4. These ideas can help the resilient resourcefulness that is needed in these chaotic times. In order to complete production to meet the continuing customer needs, or provide the reduced but uninterrupted services, workers who provide the hands on work everyday are in the best position to recommend changes. Leaders have the authority to implement these changes and can speed up the approval process. In the case of the current chaos, many office or administrative workers can do their work from home or remotely.
Many people all over the world are already working from home at regular times. There are many lessons we have learned in the last ten years about working from home or remotely. The Leader will have to be aware of the pitfalls of this remote work. Some remote workers feel left out of decisions made at the company. Some of them have outdated or minimal performing devices and not able to comply with normal demands from their locations. Leaders will have to spend extra time staying in touch with these remote workers to ensure they still feel part of the company and have a voice in decisions made. Again, empathy is important, and putting yourself in their position exposes many of these problems that can be resolved with cooperation. Today’s Leader considering this action must remember a lack of close contact with people inhibits the formation of trust, personal connection, and mutual purpose. This may be a way of work in the future for your organization and this may be a good test bed for those changes.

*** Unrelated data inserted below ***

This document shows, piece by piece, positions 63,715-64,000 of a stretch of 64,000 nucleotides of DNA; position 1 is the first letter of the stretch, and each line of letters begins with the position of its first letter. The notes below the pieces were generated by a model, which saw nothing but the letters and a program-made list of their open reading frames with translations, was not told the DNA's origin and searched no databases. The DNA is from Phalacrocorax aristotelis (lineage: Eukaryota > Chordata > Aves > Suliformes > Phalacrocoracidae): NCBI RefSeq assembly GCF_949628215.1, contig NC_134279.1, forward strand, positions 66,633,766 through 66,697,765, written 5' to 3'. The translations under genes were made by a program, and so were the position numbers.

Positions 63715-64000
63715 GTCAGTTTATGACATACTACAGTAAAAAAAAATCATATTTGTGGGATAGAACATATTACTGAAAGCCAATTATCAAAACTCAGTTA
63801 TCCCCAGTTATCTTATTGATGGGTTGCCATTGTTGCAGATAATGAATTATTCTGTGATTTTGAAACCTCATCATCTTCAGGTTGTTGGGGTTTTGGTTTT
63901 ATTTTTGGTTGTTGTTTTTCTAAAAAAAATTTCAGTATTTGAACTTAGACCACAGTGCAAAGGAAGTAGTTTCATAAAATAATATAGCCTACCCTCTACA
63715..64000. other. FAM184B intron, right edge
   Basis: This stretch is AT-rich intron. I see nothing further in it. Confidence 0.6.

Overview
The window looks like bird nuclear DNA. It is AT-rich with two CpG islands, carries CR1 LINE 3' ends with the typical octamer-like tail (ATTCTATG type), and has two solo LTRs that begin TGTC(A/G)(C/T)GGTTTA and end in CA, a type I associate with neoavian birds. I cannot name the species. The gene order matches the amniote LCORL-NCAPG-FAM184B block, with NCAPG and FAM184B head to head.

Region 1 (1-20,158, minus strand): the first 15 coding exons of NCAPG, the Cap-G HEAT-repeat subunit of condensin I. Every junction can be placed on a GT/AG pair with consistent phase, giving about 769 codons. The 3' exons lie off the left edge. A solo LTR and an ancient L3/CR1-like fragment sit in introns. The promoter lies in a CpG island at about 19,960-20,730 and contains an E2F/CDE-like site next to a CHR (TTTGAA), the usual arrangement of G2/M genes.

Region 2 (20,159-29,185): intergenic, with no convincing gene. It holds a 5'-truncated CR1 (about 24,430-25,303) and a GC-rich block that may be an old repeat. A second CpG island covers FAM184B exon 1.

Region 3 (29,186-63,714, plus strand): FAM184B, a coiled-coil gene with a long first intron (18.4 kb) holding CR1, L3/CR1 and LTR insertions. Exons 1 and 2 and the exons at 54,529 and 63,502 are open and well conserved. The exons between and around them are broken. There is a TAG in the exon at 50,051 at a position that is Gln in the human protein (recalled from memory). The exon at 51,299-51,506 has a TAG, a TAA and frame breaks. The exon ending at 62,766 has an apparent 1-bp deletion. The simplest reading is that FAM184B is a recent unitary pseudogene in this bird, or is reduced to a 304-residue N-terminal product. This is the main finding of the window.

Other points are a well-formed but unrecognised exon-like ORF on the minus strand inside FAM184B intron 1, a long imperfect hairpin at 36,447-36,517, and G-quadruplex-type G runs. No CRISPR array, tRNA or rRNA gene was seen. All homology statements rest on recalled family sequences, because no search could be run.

5. The Leader is ultimately responsible for decision making and working with the sub-leaders who will coordinate efforts for each of their geographically separated units or teams. Making Data Based Decisions during turbulent times will help the needed changes in progress to not swing like a dog’s tail. Making decisions to solve other people’s problems during chaos often takes up a lot of time for the Leader. If decisions are made on rumors or unsubstantiated data additional harm may be caused. The decision to give the Leader the authority to change procedures for solving problems during chaotic times should have been done before the chaos started. If it was not done, do it now.
Conclusion: If you take care of the people, the people will take care of the process!
As the Leader, you will need to make some tough decisions, and it is recommended that you use two sources for those decisions; 1. Data based facts and 2. Your heart and the knowledge of knowing what is “the right thing to do.” Remember, if you take care of the people, the people will take care of the process (company).
Leadership’s role within an organization becomes more critical during chaotic times. To lead an organization out of turmoil, the Leader must have confidence in his or her competencies. Today’s leaders need to understand and use the powers assigned to them as leaders and apply them with empathy for the less fortunate members of their organization. If you take care of the people, the people will take care of the process. Harnessing the power of good workers who were taken care of by a competent leader during a distressing period can propel an organization to a quicker recovery, and maybe a better future.